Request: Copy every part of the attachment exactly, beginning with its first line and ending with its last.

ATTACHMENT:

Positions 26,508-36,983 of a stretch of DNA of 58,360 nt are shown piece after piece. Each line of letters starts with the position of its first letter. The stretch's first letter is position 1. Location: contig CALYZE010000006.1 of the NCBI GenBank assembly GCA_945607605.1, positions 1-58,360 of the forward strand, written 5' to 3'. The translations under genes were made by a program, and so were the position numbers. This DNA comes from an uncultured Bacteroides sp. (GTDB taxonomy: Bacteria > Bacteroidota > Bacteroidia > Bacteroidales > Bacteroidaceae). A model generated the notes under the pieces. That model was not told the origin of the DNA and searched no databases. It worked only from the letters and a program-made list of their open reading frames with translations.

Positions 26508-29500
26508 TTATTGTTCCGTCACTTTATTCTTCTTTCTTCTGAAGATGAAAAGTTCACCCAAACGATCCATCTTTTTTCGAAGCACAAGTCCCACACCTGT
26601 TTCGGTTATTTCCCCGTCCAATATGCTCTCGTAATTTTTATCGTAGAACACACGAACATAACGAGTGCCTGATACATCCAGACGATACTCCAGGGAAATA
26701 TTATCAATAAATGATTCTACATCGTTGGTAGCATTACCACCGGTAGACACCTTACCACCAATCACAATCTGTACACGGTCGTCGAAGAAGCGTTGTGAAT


Positions 26,508-36,983 of a stretch of DNA of 58,360 nt are shown piece after piece. Each line of letters starts with the position of its first letter. The stretch's first letter is position 1. Location: contig CALYZE010000006.1 of the NCBI GenBank assembly GCA_945607605.1, positions 1-58,360 of the forward strand, written 5' to 3'. The translations under genes were made by a program, and so were the position numbers. This DNA comes from an uncultured Bacteroides sp. (GTDB taxonomy: Bacteria > Bacteroidota > Bacteroidia > Bacteroidales > Bacteroidaceae). A model generated the notes under the pieces. That model was not told the origin of the DNA and searched no databases. It worked only from the letters and a program-made list of their open reading frames with translations.

Positions 26508-29500
26508 TTATTGTTCCGTCACTTTATTCTTCTTTCTTCTGAAGATGAAAAGTTCACCCAAACGATCCATCTTTTTTCGAAGCACAAGTCCCACACCTGT
26601 TTCGGTTATTTCCCCGTCCAATATGCTCTCGTAATTTTTATCGTAGAACACACGAACATAACGAGTGCCTGATACATCCAGACGATACTCCAGGGAAATA
26701 TTATCAATAAATGATTCTACATCGTTGGTAGCATTACCACCGGTAGACACCTTACCACCAATCACAATCTGTACACGGTCGTCGAAGAAGCGTTGTGAAT